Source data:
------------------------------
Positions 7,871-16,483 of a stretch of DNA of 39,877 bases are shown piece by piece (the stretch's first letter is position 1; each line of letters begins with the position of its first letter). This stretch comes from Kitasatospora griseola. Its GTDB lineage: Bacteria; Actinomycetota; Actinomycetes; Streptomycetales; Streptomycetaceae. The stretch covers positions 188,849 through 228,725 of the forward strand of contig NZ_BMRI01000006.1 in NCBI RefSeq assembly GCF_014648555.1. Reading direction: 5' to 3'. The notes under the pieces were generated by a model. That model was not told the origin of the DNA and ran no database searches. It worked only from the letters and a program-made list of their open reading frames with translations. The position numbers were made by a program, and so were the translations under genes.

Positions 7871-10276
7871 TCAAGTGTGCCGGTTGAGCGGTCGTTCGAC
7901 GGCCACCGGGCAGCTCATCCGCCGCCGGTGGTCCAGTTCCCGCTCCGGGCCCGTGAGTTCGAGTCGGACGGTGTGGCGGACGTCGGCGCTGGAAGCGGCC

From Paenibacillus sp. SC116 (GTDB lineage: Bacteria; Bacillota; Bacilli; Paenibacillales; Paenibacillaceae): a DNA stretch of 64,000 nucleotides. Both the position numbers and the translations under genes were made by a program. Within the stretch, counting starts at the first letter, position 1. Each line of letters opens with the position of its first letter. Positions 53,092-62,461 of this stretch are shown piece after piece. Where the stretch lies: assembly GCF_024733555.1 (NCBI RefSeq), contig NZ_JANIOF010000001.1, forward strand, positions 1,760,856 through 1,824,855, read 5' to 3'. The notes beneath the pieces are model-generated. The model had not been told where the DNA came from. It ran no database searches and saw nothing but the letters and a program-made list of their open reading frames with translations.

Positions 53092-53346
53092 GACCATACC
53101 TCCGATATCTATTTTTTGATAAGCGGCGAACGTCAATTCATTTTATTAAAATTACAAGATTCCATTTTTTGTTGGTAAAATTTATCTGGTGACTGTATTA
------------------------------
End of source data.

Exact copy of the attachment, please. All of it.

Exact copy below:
Positions 7,871-16,483 of a stretch of DNA of 39,877 bases are shown piece by piece (the stretch's first letter is position 1; each line of letters begins with the position of its first letter). This stretch comes from Kitasatospora griseola. Its GTDB lineage: Bacteria; Actinomycetota; Actinomycetes; Streptomycetales; Streptomycetaceae. The stretch covers positions 188,849 through 228,725 of the forward strand of contig NZ_BMRI01000006.1 in NCBI RefSeq assembly GCF_014648555.1. Reading direction: 5' to 3'. The notes under the pieces were generated by a model. That model was not told the origin of the DNA and ran no database searches. It worked only from the letters and a program-made list of their open reading frames with translations. The position numbers were made by a program, and so were the translations under genes.

Positions 7871-10276
7871 TCAAGTGTGCCGGTTGAGCGGTCGTTCGAC
7901 GGCCACCGGGCAGCTCATCCGCCGCCGGTGGTCCAGTTCCCGCTCCGGGCCCGTGAGTTCGAGTCGGACGGTGTGGCGGACGTCGGCGCTGGAAGCGGCC

From Paenibacillus sp. SC116 (GTDB lineage: Bacteria; Bacillota; Bacilli; Paenibacillales; Paenibacillaceae): a DNA stretch of 64,000 nucleotides. Both the position numbers and the translations under genes were made by a program. Within the stretch, counting starts at the first letter, position 1. Each line of letters opens with the position of its first letter. Positions 53,092-62,461 of this stretch are shown piece after piece. Where the stretch lies: assembly GCF_024733555.1 (NCBI RefSeq), contig NZ_JANIOF010000001.1, forward strand, positions 1,760,856 through 1,824,855, read 5' to 3'. The notes beneath the pieces are model-generated. The model had not been told where the DNA came from. It ran no database searches and saw nothing but the letters and a program-made list of their open reading frames with translations.

Positions 53092-53346
53092 GACCATACC
53101 TCCGATATCTATTTTTTGATAAGCGGCGAACGTCAATTCATTTTATTAAAATTACAAGATTCCATTTTTTGTTGGTAAAATTTATCTGGTGACTGTATTA